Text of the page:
This is an exciting development for us and one that keeps us, and our clients, at the forefront of financial planning services in the UK. Under the IronBright banner, the portfolios and the platform will now go hand in hand.

Did I mention that it will also be cheaper? Modern technology translates to lower running costs which we are delighted can be passed on to our clients.

What we need from you now
By moving to more modern technology we also hope to reduce the amount of paperwork that we all have to deal with. This does however mean all communication will be done online. As such, if you have not already done so, can I ask that you please register for our secure client Personal Finance Portal so that we can keep you updated?

If you are yet to register please follow and click on the ‘Register’ button in the top right from where instructions will follow.

Unfortunately, if you are not online, I am afraid you will not be able to benefit from the new platform and will stay with the current provider at the prevailing, higher ongoing costs.

Next steps
While this is a positive move for all concerned we do want to make sure we move you over to the new platform in a deliberate and staged way rather than hitting a giant ‘GO’ button on the first day. This gives us more control over each account and so I would ask that you bear with us. You will all hear from us in the coming months confirming when your own accounts will be moved and anything we need you to do will be explained at the time.

In the meantime, if you have any questions, please don’t hesitate to speak to your planner.

In the community
Brunel are delighted to sponsor two excellent speakers at this year’s Wells Literary Festival. As there will be a limited number of people attending each event all the speakers will be live streamed, this is free of charge and we are pleased to share the link with you. will tell you how to sign up to attend a virtual event. The website also gives the list of all the speakers.

The events we will be sponsoring are:
Pragya Agarwal who will talk about her book Sway: Unravelling Unconscious Bias at 6pm on Tuesday 20th October.

Pragya is a prize-winning behavioural scientist, activist, writer, and freelancer. She unravels the ‘unintentional’ biases on how we communicate and perceive the world and the effect on decision-making. What are the forces that affect us all? She investigates who we are and who we want to be. Scientific, non-judgemental. ‘Cogently argued and intensely persuasive’ Waterstones.

The second speaker is Hashi Mohamed on Saturday 24th October at 3.45pm. His book is entitled People Like Us: What it Takes to Make it in Modern Britain

How does a refugee from the Somali civil war become a successful London barrister with an Oxford degree? Hashi Mohamed explores social mobility in Britain today and concludes that his story is far from typical. He offers inspirational advice to those wanting to change their circumstances and to all of us who wish to see a better modern Britain.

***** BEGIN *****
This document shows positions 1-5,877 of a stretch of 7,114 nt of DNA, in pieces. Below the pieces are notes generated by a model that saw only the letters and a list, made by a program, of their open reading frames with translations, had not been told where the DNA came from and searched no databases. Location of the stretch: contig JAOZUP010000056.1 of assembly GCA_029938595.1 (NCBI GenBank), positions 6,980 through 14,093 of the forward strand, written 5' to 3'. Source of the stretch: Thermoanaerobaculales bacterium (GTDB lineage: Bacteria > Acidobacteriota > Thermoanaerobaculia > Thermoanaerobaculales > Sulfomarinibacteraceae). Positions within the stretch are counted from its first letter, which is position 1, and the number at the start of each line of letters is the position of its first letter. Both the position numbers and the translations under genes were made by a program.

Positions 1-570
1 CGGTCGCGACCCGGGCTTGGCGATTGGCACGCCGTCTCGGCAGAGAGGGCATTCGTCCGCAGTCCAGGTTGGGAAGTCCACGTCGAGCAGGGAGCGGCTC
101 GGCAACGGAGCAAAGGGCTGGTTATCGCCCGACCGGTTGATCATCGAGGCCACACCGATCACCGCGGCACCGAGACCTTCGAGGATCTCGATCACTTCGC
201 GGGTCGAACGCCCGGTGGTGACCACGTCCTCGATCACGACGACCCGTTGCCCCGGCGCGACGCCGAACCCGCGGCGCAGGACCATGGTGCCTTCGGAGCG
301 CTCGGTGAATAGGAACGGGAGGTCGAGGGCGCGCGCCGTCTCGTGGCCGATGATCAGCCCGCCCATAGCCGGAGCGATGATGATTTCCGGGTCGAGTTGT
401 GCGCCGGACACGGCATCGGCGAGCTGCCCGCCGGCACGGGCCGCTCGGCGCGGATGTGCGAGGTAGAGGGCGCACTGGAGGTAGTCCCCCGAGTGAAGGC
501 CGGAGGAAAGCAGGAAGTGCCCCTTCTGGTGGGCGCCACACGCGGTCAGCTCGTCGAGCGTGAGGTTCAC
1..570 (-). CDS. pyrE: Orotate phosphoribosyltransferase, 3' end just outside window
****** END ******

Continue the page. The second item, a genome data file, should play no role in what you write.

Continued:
We hope you have the opportunity to dip into the delights of this year’s festival.

Dan Hiles
Financial Planning Manager

The most meaningful way to succeed is to help others succeed


For all of you who kindly follow our weekly updates, I am pleased to report I now have a new gold crown on my tooth and can now return to enjoying a Sunday dinner of roast pork and chew a piece of crackling without the fear of breaking my dodgy tooth. Ahh, life’s small pleasures!

So, when we embarked on producing our weekly newsletters, I wanted to find the best way for me to keep up to date with the weekly news and thus keep my articles fresh and relevant to what was happening in the current week. I had become a little weary of the poor reporting from the popular news channels so decided to subscribe to ‘The Week’. What attracted me to this publication was the feedback from a couple of famous readers – It’s the quickest way of finding out what’s been happening all over the world and The Week is the ideal paper for those who are too lazy or too busy. I am both and proud of it. Yes, I thought, that is the one for me!

6 months later I have also succumbed to subscribing to a couple of authors newsletters. I wanted to share the latest from Adam Grant who is an organisational psychologist and author. Bear with me on this! This is what caught my eye recently:

2020 has forced us to rethink many of our basic assumptions—from how we work to where kids learn to what it takes to stay healthy. Yet in our daily lives, too many of us still favour the comfort of conviction over the discomfort of doubt.

We listen to opinions that make us feel good, instead of ideas that make us think hard. We see disagreement as a threat to our egos, rather than an opportunity to learn. We surround ourselves with people who agree with our conclusions, when we should be gravitating toward those who challenge our thought process. We need to develop the skill—and the will—to rethink our views.